Today’s #HistoryHero requires no introduction. Indeed, his July 18th birthday is a global celebration. Nelson Mandela Day honors a true leader, who fought against history’s worst legacies—racism, poverty, inequality, and hate—for decades. Even from jail.
Mandela spent the prime of his life a political prisoner for his role in dismantling the system of racial segregation in South Africa known as Apartheid. Derived from the Dutch word meaning "apart-hood" and pronounced "apart-hate," it is an apt description for a policy that brutally oppressed an entire people based solely on their color of their skin. During South African Apartheid, more than 3 Million black and brown citizens were forced to move from their homes and relocate to segregated neighborhoods called Townships. Concentrated in squalid encampments, their possessions were taken, dreams shattered, and hopes destroyed.
The system didn’t just keep whites and blacks apart, it exploited a culture of hate that fueled whites' belief that non-whites were sub-human, inferior, and worthy of injustice. That’s racism: the dehumanization of the “other” such that enslavement, inhumane living conditions, forced labor, and separation of parents and children, is somehow—even by so-called Christians—rationalized as okay.
As a youth, Mandela committed to fighting the cruelty of racial injustice. His answer? Universal suffrage: the right for South African citizens of all races to vote. He dedicated his life to making this happen through nonviolent methods, such as boycotts, civil disobedience, public protest, and legal process.
In 1963, after 20 years of struggle, Mandela was arrested and sentenced to life imprisonment on Robben Island. Called Purgatory, inmates there suffered horrid punishments such as guards burying them up to their necks and urinating on them. He spent the next 27 years in a tiny cell without a bed or plumbing. He was forced to perform backbreaking work in a lime quarry. And being black, he received smaller food rations than white inmates.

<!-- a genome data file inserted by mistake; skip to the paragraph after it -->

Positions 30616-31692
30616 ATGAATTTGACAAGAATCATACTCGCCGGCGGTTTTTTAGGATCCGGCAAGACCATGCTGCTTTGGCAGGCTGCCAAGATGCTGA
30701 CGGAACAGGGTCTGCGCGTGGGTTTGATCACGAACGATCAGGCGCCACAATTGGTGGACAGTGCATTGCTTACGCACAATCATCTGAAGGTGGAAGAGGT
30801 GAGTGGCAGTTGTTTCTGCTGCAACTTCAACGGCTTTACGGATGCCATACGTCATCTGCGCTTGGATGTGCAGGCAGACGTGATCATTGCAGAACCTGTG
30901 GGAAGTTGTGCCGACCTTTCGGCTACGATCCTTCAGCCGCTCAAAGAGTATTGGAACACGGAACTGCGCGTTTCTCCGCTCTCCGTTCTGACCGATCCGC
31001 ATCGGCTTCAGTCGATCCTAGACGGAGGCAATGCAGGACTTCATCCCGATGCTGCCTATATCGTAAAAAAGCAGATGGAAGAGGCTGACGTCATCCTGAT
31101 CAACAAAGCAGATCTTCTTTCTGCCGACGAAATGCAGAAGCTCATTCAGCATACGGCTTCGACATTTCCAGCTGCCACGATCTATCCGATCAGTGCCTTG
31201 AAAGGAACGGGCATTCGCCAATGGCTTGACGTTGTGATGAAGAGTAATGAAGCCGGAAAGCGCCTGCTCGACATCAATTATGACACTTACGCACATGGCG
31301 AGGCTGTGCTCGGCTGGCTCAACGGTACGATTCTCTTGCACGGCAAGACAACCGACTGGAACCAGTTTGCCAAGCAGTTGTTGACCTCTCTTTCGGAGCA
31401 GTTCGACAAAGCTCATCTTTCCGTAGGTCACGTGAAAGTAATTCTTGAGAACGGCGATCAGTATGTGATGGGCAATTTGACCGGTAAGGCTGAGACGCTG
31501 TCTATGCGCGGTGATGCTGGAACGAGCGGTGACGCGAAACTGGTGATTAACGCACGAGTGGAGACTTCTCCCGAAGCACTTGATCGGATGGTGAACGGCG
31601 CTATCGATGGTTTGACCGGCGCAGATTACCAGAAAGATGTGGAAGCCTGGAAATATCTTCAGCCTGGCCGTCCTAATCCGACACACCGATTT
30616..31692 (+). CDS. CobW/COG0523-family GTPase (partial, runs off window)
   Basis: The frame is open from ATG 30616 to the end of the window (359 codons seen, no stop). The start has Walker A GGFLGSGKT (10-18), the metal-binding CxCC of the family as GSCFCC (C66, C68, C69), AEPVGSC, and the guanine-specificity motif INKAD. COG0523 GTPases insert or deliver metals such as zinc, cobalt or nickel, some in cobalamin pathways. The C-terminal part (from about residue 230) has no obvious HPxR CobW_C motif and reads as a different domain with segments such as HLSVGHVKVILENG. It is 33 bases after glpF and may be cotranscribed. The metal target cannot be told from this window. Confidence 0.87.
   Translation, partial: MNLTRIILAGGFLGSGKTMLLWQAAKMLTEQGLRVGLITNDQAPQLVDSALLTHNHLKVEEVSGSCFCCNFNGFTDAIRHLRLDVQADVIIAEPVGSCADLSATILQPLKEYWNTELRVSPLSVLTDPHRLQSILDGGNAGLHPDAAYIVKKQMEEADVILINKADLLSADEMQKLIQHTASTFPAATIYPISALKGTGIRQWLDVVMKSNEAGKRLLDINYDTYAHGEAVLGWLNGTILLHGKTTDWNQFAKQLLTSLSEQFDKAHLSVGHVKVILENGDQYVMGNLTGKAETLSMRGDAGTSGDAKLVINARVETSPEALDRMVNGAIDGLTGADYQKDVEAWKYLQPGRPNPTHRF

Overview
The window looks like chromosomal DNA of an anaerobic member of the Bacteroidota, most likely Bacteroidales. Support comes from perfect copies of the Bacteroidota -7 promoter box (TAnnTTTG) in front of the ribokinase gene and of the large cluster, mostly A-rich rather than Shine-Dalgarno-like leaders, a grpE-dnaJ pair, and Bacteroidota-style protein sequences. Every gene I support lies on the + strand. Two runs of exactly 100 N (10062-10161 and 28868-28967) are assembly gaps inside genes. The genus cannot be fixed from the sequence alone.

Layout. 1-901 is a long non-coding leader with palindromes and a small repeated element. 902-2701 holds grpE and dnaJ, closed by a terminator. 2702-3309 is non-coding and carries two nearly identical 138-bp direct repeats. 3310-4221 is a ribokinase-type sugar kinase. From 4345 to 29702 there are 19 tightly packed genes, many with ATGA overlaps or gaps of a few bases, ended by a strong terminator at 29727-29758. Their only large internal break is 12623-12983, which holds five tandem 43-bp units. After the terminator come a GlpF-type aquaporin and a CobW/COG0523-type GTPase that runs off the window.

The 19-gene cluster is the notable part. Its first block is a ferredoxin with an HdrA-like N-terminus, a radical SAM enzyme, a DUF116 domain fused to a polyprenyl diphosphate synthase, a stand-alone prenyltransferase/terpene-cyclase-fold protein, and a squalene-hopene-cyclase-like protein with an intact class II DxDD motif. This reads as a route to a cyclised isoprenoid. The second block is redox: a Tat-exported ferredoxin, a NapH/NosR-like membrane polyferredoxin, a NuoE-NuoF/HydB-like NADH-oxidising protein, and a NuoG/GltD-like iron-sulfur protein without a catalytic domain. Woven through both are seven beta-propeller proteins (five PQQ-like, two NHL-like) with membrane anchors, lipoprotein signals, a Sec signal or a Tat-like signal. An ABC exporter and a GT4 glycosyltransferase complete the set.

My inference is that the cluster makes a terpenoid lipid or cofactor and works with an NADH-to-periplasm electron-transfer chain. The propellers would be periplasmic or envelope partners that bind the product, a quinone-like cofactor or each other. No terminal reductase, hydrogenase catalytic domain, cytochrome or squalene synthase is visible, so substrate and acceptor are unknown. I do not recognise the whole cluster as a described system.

Yet, when Mandela stepped back into the light in 1990, he refused to choke on bitterness. Instead, he practiced reconciliation. And with it, he changed the world.
Far from forgotten, Madiba, as he is known by black South Africans, had became the figurehead of a global movement. People and governments everywhere rallied for his release. Once freed, the 71-year-old black leader helped to steer his country toward social equality, starting with the abolishment of Apartheid in mid-1991. In 1994, he was elected president in the country's first multi-racial elections, just one year after winning the Nobel Peace Prize.
We remember Nelson Mandela for his humanity and passion for social justice. These gave him moral authority, then as now. He towered over the demagogues who exploited fear to enhance personal wealth and power. He towers over them still. His life and legacy remain a meditation in rising above.